Michigan Department of Transportation (MDOT) teamed up with Federal Highway Administration (FHWA) and Michigan State University for an 18-month study to test the use of variable speed limits (VSL) in work zones. The Michigan study is part of a larger FHWA-sponsored variable speed limit pilot program.
MDOT opted to lease equipment through a contract that included development, design, installation, calibration, and maintenance over six months for $400,900. By leasing the equipment, MDOT did not need to maintain or store the equipment after construction ended.
The VSL system, which was deployed along I-96 in Lansing, consisted of seven trailers with remote traffic microwave sensors, solar power, controllers with radio frequency communication, and light-emitting diode (LED) speed displays. Work zone speed limits were based on traffic congestion, weather, presence of workers, and other factors.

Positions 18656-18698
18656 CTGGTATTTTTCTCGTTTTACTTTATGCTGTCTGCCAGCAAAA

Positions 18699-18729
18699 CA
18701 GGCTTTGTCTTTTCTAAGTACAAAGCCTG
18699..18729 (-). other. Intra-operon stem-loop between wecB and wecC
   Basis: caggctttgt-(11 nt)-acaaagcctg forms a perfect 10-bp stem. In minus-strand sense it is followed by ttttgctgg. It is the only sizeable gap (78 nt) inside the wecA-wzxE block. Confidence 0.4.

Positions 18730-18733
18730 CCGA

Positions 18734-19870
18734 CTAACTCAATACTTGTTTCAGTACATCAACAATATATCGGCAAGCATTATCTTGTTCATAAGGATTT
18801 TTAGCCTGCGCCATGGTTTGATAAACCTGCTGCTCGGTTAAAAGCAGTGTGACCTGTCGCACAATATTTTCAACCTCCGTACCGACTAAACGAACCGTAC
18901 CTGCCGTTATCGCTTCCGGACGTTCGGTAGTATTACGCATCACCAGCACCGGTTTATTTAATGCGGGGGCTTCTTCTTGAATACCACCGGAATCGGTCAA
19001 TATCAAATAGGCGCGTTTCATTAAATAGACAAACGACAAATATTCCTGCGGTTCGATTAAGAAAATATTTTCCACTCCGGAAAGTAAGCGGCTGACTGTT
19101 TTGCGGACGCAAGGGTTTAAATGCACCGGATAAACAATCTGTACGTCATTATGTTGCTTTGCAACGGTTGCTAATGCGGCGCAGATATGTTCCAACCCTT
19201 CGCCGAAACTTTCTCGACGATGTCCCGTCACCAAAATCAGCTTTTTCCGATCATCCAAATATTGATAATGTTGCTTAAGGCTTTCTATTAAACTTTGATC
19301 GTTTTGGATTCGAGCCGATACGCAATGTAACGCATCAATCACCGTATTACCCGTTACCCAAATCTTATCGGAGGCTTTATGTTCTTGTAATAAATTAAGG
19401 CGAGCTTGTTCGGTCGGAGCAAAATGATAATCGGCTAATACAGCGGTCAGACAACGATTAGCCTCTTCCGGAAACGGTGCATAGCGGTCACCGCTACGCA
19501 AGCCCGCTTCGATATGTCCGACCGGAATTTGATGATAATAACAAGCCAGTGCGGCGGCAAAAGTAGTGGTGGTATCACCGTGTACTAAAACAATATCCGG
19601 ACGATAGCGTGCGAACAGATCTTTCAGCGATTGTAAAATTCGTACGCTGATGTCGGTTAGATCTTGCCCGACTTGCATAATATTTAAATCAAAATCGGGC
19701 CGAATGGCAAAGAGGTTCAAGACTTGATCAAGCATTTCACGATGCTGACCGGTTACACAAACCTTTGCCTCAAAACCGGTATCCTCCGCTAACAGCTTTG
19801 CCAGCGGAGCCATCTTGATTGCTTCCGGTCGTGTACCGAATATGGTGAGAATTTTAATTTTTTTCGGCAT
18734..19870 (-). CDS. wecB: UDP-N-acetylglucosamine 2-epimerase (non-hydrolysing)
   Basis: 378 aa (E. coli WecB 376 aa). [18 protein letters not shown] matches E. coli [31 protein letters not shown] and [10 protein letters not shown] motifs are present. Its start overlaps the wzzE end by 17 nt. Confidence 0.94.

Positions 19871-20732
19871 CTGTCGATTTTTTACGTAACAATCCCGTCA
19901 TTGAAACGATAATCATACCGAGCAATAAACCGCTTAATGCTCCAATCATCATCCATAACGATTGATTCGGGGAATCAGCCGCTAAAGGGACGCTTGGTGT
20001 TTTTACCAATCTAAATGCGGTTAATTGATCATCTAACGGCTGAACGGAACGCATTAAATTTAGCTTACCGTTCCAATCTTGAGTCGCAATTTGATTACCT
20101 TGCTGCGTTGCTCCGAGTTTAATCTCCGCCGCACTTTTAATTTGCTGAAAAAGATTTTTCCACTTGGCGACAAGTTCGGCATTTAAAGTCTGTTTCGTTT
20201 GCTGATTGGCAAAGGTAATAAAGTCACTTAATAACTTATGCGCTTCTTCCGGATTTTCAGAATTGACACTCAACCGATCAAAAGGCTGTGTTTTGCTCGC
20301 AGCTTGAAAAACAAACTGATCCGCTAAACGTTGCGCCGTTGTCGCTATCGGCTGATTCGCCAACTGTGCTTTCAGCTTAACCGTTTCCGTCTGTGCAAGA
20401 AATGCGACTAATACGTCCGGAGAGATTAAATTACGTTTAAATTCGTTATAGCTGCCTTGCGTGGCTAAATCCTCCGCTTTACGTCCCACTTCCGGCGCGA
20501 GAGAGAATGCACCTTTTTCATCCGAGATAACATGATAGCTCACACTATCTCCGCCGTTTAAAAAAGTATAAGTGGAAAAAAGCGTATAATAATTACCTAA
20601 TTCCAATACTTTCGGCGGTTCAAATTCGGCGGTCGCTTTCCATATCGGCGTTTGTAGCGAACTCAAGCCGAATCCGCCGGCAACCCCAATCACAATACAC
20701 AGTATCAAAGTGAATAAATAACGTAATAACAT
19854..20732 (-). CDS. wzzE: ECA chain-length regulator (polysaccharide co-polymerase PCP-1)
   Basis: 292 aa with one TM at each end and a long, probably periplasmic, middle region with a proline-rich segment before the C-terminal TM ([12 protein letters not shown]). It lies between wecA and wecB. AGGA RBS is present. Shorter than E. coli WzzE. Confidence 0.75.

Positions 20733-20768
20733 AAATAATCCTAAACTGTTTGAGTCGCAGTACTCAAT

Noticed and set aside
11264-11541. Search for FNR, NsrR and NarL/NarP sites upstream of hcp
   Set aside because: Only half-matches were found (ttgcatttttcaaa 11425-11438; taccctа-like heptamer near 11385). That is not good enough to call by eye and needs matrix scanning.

Variable Speed Limit System: Development, Demonstration, and Evaluation at http://www.egr.msu.edu/cee/research/transportation/PROJ_VSL.shtml and Michigan Department of Transportation and Michigan State University, Field Test of Variable Speed Limits in Work Zones (In Michigan), Final Report, September 2003 at http://tig.transportation.org/sites/aashtotig/docs/VSL%20Entire%20Final%20Report.pdf.
Click here for pictures of the VSL system in Michigan (81 KB).
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Project cost: $400,900 (2002).